Do I need to drink sports drinks?
Whether you’re a fitness enthusiast or an elite sportsperson, staying hydrated during exercise is vital. Your body is after all made up of 60% water, and it has an integral part to play in everybody function as a result.
While exercise is important for your health and well-being, it’s common to lose a vast amount of water when exercising. Just one hour of exercise can cause fluid losses of one to two litres, and this fluid must be replaced to ensure your body remains in peak condition.
Sports drinks have become the go-to beverages during exercise. Here we delve deeper into this popular hydration choice and reveal why it isn’t your only option for guaranteeing healthy hydration before, during, and after a workout.
What do sports drinks contain?
Sports drinks are popular with fitness lovers and professional athletes alike. They claim to provide all people need to push themselves to their limits during exercise, reducing the dehydration that can cause fatigue during exercise.
There are three main types of sports drinks available. The majority contain a mixture of carbohydrates, caffeine, and electrolytes – the latter of which we included in our recent rundown of top drinking water trends.
Do they really work?
Each of the main ingredients of sports drinks unlocks different benefits. First, let’s look at electrolytes.
Electrolytes are electrically charged minerals that are found naturally within the body. Sodium, potassium, chloride, phosphate, calcium, magnesium, and bicarbonate are all electrolytes and sports drinks boost your body’s electrolyte levels to unlock further advantages. The main benefit of drinking electrolytes is the quick restoration of lost fluids.
Carbohydrates are also found in sports drinks, an addition that has been heavily researched in recent years. Here Planet Science discusses the impact drinking carbohydrates can have on performance:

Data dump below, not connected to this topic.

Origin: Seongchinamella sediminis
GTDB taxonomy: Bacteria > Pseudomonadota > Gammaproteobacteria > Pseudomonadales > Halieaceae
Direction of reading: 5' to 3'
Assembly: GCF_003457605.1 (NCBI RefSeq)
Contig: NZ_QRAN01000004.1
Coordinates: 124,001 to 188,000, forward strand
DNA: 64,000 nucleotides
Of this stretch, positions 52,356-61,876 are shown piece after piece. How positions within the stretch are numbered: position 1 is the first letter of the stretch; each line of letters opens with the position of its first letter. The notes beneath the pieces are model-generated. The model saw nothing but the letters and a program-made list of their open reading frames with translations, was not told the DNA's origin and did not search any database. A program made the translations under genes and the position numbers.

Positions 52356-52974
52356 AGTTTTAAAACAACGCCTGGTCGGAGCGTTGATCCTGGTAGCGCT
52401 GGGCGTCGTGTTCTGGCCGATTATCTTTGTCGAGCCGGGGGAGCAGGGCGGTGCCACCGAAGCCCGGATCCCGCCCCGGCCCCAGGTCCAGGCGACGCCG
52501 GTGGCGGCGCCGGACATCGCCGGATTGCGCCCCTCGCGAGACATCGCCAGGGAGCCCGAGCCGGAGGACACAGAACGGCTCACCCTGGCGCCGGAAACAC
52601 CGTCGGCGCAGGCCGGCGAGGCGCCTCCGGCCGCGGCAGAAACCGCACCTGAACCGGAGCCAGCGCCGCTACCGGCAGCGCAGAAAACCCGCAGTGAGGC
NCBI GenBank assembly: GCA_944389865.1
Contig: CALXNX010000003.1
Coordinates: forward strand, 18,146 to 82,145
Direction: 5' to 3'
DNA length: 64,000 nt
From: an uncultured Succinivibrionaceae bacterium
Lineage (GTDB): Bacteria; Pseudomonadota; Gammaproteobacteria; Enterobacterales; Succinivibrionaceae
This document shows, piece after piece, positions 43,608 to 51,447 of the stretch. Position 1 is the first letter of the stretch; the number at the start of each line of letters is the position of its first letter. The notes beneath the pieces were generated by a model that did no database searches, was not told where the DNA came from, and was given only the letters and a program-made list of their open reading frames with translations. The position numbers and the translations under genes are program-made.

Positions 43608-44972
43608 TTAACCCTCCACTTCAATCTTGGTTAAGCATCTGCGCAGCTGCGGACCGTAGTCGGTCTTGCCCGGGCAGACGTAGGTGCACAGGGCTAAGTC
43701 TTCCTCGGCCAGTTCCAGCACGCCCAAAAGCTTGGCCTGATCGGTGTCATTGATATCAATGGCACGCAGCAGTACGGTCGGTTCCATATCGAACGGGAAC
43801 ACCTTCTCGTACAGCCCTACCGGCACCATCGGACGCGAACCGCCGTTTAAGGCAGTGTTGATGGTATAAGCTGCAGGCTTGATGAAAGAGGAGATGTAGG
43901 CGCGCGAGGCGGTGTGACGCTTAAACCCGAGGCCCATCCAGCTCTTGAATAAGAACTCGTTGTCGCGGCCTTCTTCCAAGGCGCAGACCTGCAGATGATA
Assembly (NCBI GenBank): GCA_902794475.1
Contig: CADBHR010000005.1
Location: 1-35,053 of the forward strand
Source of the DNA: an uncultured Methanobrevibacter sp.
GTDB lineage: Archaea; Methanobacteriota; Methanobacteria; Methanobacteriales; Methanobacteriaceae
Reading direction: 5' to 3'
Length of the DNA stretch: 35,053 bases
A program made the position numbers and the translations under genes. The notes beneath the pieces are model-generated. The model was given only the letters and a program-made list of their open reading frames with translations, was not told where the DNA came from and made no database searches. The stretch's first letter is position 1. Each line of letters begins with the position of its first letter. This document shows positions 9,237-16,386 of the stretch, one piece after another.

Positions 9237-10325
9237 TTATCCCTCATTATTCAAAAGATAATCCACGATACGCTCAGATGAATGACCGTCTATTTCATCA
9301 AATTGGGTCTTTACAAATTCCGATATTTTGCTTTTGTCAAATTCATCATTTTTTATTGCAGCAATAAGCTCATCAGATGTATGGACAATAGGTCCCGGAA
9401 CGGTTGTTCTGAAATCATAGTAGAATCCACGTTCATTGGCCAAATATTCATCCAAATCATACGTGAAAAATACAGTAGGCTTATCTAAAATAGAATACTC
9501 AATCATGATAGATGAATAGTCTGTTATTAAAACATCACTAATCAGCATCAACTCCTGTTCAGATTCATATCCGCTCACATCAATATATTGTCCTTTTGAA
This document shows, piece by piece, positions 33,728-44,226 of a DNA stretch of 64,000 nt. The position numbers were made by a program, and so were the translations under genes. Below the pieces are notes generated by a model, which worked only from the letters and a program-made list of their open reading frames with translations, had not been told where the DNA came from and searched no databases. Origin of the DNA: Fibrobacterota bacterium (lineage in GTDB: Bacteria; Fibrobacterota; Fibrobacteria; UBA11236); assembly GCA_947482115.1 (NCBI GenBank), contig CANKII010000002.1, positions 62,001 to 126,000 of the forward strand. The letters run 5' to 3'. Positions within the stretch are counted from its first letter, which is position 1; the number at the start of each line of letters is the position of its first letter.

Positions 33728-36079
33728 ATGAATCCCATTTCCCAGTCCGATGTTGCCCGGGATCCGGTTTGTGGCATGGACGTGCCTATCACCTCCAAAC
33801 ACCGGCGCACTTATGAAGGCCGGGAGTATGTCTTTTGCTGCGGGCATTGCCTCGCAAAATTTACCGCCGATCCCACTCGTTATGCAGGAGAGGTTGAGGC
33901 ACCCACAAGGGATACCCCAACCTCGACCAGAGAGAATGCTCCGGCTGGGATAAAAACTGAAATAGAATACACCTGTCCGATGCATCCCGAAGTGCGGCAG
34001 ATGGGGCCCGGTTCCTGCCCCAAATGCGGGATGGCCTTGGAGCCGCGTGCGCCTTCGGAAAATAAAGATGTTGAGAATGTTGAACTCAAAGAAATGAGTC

“Tests found that cyclists performed better after rinsing a carbohydrate solution around the mouth before spitting it out, compared to rinsing with a sweetened drink containing no carbohydrate. Carbohydrate receptors in the mouth activate brain regions believed to be involved in reward and motor control, according to recent research. Most sports drinks contain carbohydrates glucose and fructose, which muscles use as a source of energy.”
When should I drink sports drinks?
Whatever your sports drink of choice, drinking before, during, and after exercise is the key to complete hydration. You should drink steadily throughout the day and top up fluid levels at least 15 minutes before your workout. To keep your energy at optimum levels, carry on drinking throughout your workout.
Post-workout your quest for better hydration shouldn’t stop. Restore fluids further and help your body recover faster by hydrating some more.
The best alternative to sports drinks
The problem with sports drinks is that whilst they contain a number of additions to improve performance, they also contain a lot of added sugar. Water is, in fact, all you need to stay hydrated during a workout if you are exercising for less than one hour.
If you plan to exercise for longer or are completing a particularly strenuous regime, then adding squash to a cool bottle of filtered water is an alternative that’s just as good and far less expensive. Squash (not low sugar products) and a pinch of salt can be used to make your own sports drink. This will be free from the mountains of sugar and additives you find in shop-bought versions.
Hydrating after your workout with these water-rich foods will also provide the fluid boost you need.